PRO TIPS – September 2020

Hot temperatures, clear skies, high sun and no wind. It’s dock fishing time!

During the summer months, seeking shade is as important to fish as it is to us. Structures, such as docks, create the perfect summertime habitat for some of our favorite game fish. I have specific canals that I will take my clients to during the summer months to fish docks that hold tarpon, snook, trout, redfish, black drum, mangrove snapper and sheepshead! Needless to say, these fun-sized, hard-fighting fish love to call docks home. Docks provide shade, but also ambush points for predator fish and habitat for baitfish. Believe it or not, though, not all docks are created equal. When choosing a dock to fish, I look for three specific characteristics that have proven to hold fish time and time again. Now, it is not necessary for docks to have all three traits, but at least one or two of them or it gets passed. The three specific distinguishing qualities I look for in a good fishing dock are:

1) Age of the Dock. Older docks tend to have more barnacles on their posts. Barnacles feed off of microorganisms and attach themselves to dock posts or anything else that is stationary in the water. Baitfish and some game fish, like sheepshead and black drum, feed off the barnacles. (I have even witnessed black drum, with their faces completely out of the water, crushing and eating barnacles off of a dock post! It was wild!) Remember, where there is bait, there are fish! As you survey the docks in the area, be mindful of older docks and take note of the amount of barnacles present. It will make a difference.

2) Size of boat at the dock. I know what you are thinking, “The Captain has had a little to much sun lately!” In all seriousness, consider the size of the boat at the dock. I prefer to fish a dock that houses a larger boat. Docks with large boats tend to be deeper. Deeper holes could mean the slightest drop in water temperature, and a deeper hole creates another structure for predator game fish and also gives them a sense of security while ambushing bait. In this situation, I will skip a DOA Shrimp under the dock, let it sink and work it back extremely slow. Hold on!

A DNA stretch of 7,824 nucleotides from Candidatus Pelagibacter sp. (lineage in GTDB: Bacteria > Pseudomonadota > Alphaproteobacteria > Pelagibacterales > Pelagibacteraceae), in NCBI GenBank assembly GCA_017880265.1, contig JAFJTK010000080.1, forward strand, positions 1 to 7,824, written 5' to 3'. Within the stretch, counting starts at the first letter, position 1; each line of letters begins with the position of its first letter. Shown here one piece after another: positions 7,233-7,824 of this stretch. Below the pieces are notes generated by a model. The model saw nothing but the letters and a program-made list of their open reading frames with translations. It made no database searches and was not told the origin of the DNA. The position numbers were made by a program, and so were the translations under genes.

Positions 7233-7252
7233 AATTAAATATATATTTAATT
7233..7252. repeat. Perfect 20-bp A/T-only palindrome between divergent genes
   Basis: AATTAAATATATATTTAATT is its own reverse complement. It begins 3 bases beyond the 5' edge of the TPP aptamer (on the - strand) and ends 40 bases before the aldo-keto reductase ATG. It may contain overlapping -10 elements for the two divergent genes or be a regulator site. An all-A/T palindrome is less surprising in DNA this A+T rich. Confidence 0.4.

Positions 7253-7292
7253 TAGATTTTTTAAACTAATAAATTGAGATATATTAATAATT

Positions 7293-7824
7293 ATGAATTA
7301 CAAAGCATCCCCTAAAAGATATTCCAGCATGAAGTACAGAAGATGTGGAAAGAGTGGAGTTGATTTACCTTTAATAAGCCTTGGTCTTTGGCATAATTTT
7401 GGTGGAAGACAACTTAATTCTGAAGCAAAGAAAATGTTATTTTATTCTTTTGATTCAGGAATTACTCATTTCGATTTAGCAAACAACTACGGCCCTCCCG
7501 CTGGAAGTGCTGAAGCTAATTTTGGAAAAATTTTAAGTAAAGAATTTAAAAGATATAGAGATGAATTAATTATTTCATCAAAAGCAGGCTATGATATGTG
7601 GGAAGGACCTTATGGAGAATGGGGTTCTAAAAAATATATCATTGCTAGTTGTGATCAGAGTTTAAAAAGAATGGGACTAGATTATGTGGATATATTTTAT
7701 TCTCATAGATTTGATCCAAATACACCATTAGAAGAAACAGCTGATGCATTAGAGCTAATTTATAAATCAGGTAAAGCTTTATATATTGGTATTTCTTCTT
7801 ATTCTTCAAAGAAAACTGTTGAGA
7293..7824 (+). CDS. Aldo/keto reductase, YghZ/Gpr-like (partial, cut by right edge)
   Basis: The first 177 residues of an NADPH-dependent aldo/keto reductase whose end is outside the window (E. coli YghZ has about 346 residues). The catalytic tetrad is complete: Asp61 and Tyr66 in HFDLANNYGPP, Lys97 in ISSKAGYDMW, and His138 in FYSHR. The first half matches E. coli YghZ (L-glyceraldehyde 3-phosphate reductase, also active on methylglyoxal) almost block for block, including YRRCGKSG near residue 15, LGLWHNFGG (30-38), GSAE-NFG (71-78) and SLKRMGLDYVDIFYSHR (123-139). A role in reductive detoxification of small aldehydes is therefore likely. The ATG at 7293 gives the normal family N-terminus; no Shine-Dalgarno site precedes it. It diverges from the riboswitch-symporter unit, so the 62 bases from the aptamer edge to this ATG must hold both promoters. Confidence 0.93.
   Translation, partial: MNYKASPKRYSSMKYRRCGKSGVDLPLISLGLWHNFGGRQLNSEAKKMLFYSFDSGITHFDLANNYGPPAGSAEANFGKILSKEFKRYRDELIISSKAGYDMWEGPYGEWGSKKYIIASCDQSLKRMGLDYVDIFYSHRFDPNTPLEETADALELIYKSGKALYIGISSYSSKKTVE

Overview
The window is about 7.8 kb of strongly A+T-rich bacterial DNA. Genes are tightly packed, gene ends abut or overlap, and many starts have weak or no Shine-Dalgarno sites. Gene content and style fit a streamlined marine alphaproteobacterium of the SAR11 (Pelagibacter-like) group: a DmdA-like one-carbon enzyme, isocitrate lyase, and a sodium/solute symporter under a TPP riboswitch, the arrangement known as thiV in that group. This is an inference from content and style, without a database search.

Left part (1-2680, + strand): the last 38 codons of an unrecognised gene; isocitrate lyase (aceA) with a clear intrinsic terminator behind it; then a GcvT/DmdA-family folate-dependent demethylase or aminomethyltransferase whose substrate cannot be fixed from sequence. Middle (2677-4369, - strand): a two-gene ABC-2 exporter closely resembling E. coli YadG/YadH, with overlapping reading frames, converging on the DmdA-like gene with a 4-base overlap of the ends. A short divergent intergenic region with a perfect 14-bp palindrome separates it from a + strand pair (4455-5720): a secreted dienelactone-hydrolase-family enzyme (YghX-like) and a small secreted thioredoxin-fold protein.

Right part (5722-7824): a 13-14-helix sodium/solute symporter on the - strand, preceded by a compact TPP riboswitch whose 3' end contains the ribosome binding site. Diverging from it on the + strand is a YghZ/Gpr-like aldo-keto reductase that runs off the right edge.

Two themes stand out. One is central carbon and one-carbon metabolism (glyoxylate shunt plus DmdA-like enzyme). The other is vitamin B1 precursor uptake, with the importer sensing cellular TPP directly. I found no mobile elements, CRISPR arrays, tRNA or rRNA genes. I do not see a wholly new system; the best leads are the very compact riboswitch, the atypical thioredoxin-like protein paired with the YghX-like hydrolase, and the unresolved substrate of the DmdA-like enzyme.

3) Signs of fishing. As I examine docks and their potential to hold fish, I look for signs of fishing from the dock. Fishing rods on the dock, a bait bucket, crab or shrimp traps, or even a well-worn fish cleaning table/station. Fishing around a dock or cleaning fish on a dock tend to attract fish, all because of the bait that is used and produced. Most anglers who clean their catch on the dock’s cleaning station throw the fish carcasses into the water, which feeds bait fish, which in turn brings in the game fish.

In closing I would like to add, that while you are out fishing docks and examining these three characteristics, also keep and eye out for lights, both submerged and above the water line. Lights at night over or in the water will draw in bait fish and as mentioned earlier, where there is bait, there are fish!

Capt. Jonathan Moss
Go Castaway Fishing Charters
(407) 760-8593